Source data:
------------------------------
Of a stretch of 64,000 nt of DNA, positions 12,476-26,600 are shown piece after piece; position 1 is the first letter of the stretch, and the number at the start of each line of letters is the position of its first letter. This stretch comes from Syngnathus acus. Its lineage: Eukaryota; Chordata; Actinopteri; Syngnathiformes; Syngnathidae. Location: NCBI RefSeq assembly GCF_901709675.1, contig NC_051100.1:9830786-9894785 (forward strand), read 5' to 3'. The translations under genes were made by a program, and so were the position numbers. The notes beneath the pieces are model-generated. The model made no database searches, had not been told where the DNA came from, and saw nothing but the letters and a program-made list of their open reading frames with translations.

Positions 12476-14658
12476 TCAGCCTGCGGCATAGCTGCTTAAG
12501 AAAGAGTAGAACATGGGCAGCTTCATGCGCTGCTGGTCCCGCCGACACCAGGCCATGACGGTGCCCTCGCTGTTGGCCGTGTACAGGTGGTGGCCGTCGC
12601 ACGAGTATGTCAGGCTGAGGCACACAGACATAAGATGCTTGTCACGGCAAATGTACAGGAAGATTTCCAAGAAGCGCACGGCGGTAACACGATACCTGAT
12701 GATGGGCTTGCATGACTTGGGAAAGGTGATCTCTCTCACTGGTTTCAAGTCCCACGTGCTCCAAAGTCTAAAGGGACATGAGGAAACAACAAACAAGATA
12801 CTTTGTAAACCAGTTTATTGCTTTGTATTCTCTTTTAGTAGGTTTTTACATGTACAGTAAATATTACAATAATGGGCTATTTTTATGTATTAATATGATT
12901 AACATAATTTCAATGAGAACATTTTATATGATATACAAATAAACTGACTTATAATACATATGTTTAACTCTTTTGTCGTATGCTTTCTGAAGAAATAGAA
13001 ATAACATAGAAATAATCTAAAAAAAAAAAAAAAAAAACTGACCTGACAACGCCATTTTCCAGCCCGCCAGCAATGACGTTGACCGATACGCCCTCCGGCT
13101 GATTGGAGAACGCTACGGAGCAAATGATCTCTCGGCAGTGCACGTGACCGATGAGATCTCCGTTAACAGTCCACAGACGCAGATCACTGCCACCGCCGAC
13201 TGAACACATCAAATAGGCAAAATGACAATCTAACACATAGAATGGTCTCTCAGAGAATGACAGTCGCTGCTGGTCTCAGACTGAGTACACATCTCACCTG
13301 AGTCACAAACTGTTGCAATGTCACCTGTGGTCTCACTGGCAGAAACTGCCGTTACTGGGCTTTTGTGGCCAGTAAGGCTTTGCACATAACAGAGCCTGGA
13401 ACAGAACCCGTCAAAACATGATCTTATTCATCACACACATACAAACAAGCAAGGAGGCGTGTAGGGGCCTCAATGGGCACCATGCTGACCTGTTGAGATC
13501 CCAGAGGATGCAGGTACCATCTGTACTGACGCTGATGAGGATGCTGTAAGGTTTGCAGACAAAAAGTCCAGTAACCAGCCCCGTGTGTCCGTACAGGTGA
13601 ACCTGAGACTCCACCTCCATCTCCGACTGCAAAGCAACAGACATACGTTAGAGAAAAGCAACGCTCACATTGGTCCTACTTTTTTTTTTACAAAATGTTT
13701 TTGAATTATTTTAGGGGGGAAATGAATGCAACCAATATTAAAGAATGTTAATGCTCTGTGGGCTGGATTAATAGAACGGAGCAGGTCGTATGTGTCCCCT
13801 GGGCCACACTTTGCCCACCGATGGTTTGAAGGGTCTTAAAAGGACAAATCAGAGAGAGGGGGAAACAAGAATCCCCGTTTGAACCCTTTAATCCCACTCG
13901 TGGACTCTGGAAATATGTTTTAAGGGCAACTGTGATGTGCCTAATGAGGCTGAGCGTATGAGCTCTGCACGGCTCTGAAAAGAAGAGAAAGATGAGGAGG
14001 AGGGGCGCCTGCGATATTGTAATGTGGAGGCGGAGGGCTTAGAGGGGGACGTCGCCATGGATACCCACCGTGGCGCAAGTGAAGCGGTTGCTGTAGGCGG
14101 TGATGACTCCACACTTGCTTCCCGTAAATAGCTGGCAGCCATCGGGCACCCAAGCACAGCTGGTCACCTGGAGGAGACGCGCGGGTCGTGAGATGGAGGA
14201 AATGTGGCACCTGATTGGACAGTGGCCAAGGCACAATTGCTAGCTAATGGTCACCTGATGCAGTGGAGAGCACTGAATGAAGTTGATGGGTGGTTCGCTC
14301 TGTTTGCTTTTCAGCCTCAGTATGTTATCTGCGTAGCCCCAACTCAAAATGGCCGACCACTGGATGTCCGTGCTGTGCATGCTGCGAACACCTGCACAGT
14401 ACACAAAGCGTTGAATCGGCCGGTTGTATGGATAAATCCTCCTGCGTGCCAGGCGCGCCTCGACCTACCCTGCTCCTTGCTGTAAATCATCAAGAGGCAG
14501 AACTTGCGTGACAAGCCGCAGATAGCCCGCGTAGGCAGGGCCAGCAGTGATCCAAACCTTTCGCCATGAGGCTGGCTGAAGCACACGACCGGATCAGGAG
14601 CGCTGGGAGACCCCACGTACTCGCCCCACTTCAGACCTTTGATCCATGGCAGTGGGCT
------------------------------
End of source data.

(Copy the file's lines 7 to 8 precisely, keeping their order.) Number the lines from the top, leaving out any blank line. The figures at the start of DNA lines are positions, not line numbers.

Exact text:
12801 CTTTGTAAACCAGTTTATTGCTTTGTATTCTCTTTTAGTAGGTTTTTACATGTACAGTAAATATTACAATAATGGGCTATTTTTATGTATTAATATGATT
12901 AACATAATTTCAATGAGAACATTTTATATGATATACAAATAAACTGACTTATAATACATATGTTTAACTCTTTTGTCGTATGCTTTCTGAAGAAATAGAA